The sea that calls all things unto her calls me, and I must embark – Kahlil Gibran
We docked this morning at 8:00am in Laem Chabang, Thailand. This port is huge. It’s a purpose built port handling bulk cargoes, in particular agricultural products including rice – the country’s most important crop. It’s Thailand’s main container port and has approximately 3500 ship calls a year.
The folks operating the cranes could teach our people a thing or two. I’ve never seen harder working people in my life, this place operates 7/24!!
They work very long hours and are very methodical about how they work – no wasted time here!
Thailand, officially the Kingdom of Thailand or “Land of the Free” is the only southeast Asian country never to have been occupied by any European or foreign power, except in war. The country was an absolute monarchy from 1782 to 1932 when rebels seized power in a coup and established a constitutional monarchy. Since then, Thailand has come under the rules of many government, both civil and military. The current king is King Bhumibol Adulyadej (Rama IX). He seems to be a fair king and the people love him.
The country was known as Siam until 1939 when it was renamed Thailand. Bangkok, known in Thai as Krung Thep or “City of Angels” is Thailand’s capital and largest city. It dominates the country politically and economically. Bangkok is a vibrant city in which the old blends with the new. Within the city, traditional, multicoloured temples (or wats in Thai) and royal palaces are dwarfed by modern skyscrapers. Bangkok is just one long notorious traffic congestion and has sever air pollution. Other important Thai cities include Nakhon ratchasima, an industrial city in the East; Nonthaburi a suburb of Bangkok; Chian Mai is the largest city in the northern mountains and Songkhal is a fairly large costal city in the south.
Thailand has a long and intricate coastline measuring approximately 3200 kilometres (about 2000 miles). It faces the Andaman Sea in the West and the gulf of Thailand in the east and south. Resorts are being built at a great speed here as the beaches are just awesome. Only foreigners swim with bathing suits, Thai people prefer to swim in capri pants (ladies); shorts and T-shirts. They do not like to swim virtually naked – quite interesting. The beaches are clean, white sand and many (and I mean MANY) little bicycles sell food under shelter of umbrellas.
Today we went to Pattaya in the southeast of the country. Our first stop was to Nong Mon seafood and fruit market. This market reflected the very healthy diet of the Thai people (little to no obese people here). It was a traditional fish market with dried, pressed, marinated and rolled fish of every description possible. Gert just thought he’d died and gone to Heaven. His only regret was that he couldn’t buy anything to bring home. But he’s got a list of stuff to try and find :-). They sold some spices, along with many candy items and the aromas were just awesome.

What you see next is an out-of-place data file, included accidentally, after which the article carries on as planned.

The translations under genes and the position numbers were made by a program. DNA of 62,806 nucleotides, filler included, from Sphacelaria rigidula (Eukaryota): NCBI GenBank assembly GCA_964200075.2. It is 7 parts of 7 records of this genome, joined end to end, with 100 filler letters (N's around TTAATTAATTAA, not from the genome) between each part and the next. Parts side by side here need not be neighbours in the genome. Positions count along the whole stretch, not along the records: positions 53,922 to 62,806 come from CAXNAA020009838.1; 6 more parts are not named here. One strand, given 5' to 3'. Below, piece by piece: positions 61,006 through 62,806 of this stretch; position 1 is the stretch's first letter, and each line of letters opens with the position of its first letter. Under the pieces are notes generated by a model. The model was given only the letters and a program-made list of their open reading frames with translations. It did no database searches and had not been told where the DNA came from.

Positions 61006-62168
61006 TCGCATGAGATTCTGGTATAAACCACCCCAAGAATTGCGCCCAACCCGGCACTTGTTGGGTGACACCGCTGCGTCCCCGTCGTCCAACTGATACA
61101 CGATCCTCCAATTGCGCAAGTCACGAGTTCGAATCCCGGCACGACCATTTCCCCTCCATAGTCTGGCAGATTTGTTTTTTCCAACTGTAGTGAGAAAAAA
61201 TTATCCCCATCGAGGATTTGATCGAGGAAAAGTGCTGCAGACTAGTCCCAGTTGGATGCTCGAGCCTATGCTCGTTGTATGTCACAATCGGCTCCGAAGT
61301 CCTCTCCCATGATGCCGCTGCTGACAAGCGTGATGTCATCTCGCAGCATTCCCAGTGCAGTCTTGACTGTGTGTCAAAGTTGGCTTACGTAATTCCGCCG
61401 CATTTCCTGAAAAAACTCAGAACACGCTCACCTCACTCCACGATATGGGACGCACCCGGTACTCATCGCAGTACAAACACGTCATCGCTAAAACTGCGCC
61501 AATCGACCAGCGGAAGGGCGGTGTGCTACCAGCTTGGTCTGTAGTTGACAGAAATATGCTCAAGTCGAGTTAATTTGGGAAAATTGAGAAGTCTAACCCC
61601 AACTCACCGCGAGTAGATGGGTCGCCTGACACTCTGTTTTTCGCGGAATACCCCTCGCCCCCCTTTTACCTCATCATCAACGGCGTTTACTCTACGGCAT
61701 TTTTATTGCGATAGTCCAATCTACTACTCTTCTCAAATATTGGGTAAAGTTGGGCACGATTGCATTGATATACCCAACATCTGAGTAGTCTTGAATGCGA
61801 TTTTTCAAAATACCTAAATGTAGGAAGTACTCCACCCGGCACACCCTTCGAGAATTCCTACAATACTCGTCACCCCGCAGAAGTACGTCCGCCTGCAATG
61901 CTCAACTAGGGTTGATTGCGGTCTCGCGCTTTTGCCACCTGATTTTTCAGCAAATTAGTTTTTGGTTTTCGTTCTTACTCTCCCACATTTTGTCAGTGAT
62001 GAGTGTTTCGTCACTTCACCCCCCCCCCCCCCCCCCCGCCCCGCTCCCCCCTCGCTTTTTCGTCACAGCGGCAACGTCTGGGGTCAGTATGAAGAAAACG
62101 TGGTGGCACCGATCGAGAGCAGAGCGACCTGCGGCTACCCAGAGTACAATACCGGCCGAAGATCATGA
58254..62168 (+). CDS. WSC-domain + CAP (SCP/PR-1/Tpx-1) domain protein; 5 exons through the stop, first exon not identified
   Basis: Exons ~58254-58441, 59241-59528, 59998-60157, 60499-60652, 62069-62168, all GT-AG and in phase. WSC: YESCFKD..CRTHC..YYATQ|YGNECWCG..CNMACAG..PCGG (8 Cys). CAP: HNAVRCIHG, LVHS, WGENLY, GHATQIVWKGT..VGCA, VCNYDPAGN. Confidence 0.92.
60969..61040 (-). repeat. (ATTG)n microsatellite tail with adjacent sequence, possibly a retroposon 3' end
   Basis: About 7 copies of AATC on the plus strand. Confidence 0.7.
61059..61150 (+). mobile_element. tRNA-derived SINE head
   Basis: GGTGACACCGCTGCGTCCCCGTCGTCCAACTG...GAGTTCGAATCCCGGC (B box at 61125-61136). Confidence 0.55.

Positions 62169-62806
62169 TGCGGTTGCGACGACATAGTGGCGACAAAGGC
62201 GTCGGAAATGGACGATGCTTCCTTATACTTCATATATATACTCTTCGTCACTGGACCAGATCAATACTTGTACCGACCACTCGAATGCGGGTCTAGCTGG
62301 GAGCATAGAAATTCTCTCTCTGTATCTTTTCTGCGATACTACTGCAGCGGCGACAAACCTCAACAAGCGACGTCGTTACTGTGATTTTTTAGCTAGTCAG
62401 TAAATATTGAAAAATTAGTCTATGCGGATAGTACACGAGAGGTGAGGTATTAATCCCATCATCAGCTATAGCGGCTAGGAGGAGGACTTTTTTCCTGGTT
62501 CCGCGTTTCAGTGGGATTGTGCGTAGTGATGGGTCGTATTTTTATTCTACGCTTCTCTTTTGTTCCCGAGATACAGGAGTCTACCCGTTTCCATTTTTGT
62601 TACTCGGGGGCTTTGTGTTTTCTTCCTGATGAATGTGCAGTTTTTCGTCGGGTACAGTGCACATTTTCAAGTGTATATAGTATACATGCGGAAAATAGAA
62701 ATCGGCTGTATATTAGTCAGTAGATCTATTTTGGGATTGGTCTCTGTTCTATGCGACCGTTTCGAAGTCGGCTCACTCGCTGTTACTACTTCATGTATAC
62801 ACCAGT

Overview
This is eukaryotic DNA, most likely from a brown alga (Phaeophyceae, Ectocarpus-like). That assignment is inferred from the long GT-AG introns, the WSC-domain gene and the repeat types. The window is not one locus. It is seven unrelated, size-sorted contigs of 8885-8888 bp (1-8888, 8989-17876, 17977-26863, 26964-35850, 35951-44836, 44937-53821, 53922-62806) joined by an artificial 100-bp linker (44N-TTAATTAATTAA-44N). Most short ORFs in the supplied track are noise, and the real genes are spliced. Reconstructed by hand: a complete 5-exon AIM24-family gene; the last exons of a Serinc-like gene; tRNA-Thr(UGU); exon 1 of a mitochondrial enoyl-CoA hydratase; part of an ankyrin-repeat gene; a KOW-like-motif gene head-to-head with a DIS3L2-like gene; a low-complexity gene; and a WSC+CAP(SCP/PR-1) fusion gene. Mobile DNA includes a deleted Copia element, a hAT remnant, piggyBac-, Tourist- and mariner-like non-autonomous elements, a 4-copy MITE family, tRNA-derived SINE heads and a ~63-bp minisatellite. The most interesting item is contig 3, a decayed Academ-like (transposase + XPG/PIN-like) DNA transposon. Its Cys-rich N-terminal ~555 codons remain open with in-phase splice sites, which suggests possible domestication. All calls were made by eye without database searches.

We then made our way to Bang Saen where we watched some mortars and pestles being made. These were being hand cut (using a chisel) from local and imported stone – my God but what hard work. These people earn 2000Bhat per month ($125 Cdn) and the work is often hard and very dangerous. Typical production is one mortar per day. At one state in finishing the product, in order to make it shine, an electric grinder is used and you clearly see the danger one man faced when his toe was removed while he grinded. The workers here are mostly illegal immigrants who don’t have a lot of say in working conditions.
In an outstanding contrast we made our way to the Asia Pacific Hotel in Pattaya for lunch – where we enjoyed a lovely meal, unfortunately it was Americanized for us – Gert and I would have preferred a traditional Thai meal.
We then headed to Wat Yansangwararam (Wat = temple) and enjoyed this very unique mix of architectural styles. Entering the temple one must always remove one’s shoes, which we did. It’s a Chinese pavilion containing hundreds of antiques donated to King Bhumibol by the Chinese Government. Some of the statues and artifacts were just mind blowing. The detail just isn’t something you can capture on camera, but we certainly tried.
We then stopped at Chee-Jan Mountain, on the side of which is a 390 foot tall high Buddha, embossed in gold. The mountain was made flat/smooth by workers, then the department of arts drew a design and then lasers where used to inlay 24K gold on top of this drawn design. The work from beginning to end took approximately 3 years to complete. Most of the work was done at night – I still didn’t figure out why, maybe because of the laser work?
Our final stop in Pattaya was the Gems Gallery where Gert insisted in buying me a beautiful pair of earrings (for my birthday). We got a tour of how the jewellery is made – much similar to the Bali tour.
We got back to the ship just before 7pm (thankfully, we’re here for 2 days), we had a light supper and went to bed. It was a long day – almost 10 hours of travelling.
The temperature today was about 40C. I’m just amazed I’m taking the heat as well as I am – I think I’d psyched myself up before leaving Toronto so I’m not noticing it too much. Tomorrow promises to be hotter with a lot more humidity – so we’ll see what tomorrow brings.